Don't use TikTok
Delivered on 06 July 2020 by Justin Pyvis. About a 3 min read.
By now you have probably heard that the Indian government decided to ban TikTok, WeChat and 57 other Chinese apps. Officially, the decision is due to the apps engaging in activities that threatened "national security and defence of India, which ultimately impinges upon the sovereignty and integrity of India".
Unofficially, it's a not-so-subtle political attack on China that follows months of conflict between the two nations, most notably on the disputed Himalayan border where the deadliest clash in more than 50 years occurred in recent days. China does not have an immediate response because the Indian tech sector is relatively underdeveloped, meaning "bilateral trade heavily is weighted toward Chinese exports to India. Attempts to hurt India economically could blowback on Chinese companies".
But politics aside, Chinese apps are digital cancer and you should uninstall them as soon as possible. According to a reddit sleuth who reversed engineered the app, "TikTok is a data collection service that is thinly-veiled as a social network. If there is an API to get information on you, your contacts, or your device... well, they're using it".
TikTok was also caught scanning users' clipboards every few seconds, meaning it could harvest passwords and other sensitive information. That "feature" was supposedly in place to "identify repetitive, spammy behaviour". TikTok removed it shortly after it was exposed, but if you believe the official line then I have some magic beans to sell you.
Ultimately, any app that is owned by a Chinese company (e.g. TikTok) or has developers in China (e.g. Zoom) should be avoided at all costs. Regardless of how well meaning are the owners and/or developers, the Chinese government can and will compel them to spy on their users.
Enjoy the rest of this week's issue. Cheers,
Other bits of interest
Remote work won't last forever
It also won't disappear. I think we'll find a new equilibrium with more time working from home than pre-coronavirus but companies will find 100% remote work is unsustainable long term.
Be aware of your digital footprint
As the clock ticks toward the implementation of Beijing's new national security laws for Hong Kong, people in the territory are rushing to alter their digital footprints or remove their presence entirely from social media.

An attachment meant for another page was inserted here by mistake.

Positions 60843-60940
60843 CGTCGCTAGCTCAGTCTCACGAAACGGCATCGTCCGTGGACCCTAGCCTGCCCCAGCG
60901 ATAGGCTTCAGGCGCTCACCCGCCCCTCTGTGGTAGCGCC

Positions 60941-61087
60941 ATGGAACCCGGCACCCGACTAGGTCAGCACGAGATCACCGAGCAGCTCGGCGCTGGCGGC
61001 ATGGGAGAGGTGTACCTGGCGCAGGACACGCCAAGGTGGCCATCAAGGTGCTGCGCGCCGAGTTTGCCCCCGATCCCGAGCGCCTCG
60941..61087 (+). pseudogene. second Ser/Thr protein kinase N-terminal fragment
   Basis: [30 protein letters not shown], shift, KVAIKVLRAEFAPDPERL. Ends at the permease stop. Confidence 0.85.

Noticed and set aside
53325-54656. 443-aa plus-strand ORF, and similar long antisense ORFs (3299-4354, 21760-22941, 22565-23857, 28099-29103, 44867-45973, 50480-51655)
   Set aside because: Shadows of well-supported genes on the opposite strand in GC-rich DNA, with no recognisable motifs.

China will have backups.
So much fail:
…anyone can make a better short/medium-term forecast [than the IHME model] by simply using the most recent 7-day daily deaths average. If you can guess the direction, you can do even better.
Tetlock's work on forecasting has consistently shown that even simple extrapolation algorithms, such as the "baseline" in this example, frequently outperform most experts. Turns out they outperform so-called "sophisticated" epidemiological models as well.
Facebook vs advertisers
Facebook isn't as vulnerable to the advertising boycott as the media would have you believe.
Even if the companies boycotting Facebook for July abandoned the service in the US forever, their entire share of Facebook's global revenue is represented by this tiny blue square.
- Facebook Faces an Advertiser Boycott. Will Its Business Take a Hit?
- Zuckerberg Tells Facebook Staff He Expects Advertisers to Return ‘Soon Enough’
- How the Facebook Boycott Could Just Make Facebook Stronger
The Science of Risk
Excellent [quite long] article by Steven Landsburg on the importance of understanding risk and trade-offs, especially as they pertain to COVID-19. A small snippet:
…it is not helpful to pretend that science has all the answers. Medical scientists know a lot about how to save lives. They have no special expertise on how many lives are worth saving. If the doctors tell us that closing all the supermarkets will save a million lives, we should take them seriously. But that doesn’t resolve the question of whether we should close all the supermarkets.
China’s version of Softbank’s Vision Fund?
Peking University Founder Group:
Since the start of the year, Peking University Founder Group Corp., the troubled business arm of a top Chinese university, has contributed 35% of the total offshore defaults, pushing technology industry to top all sectors.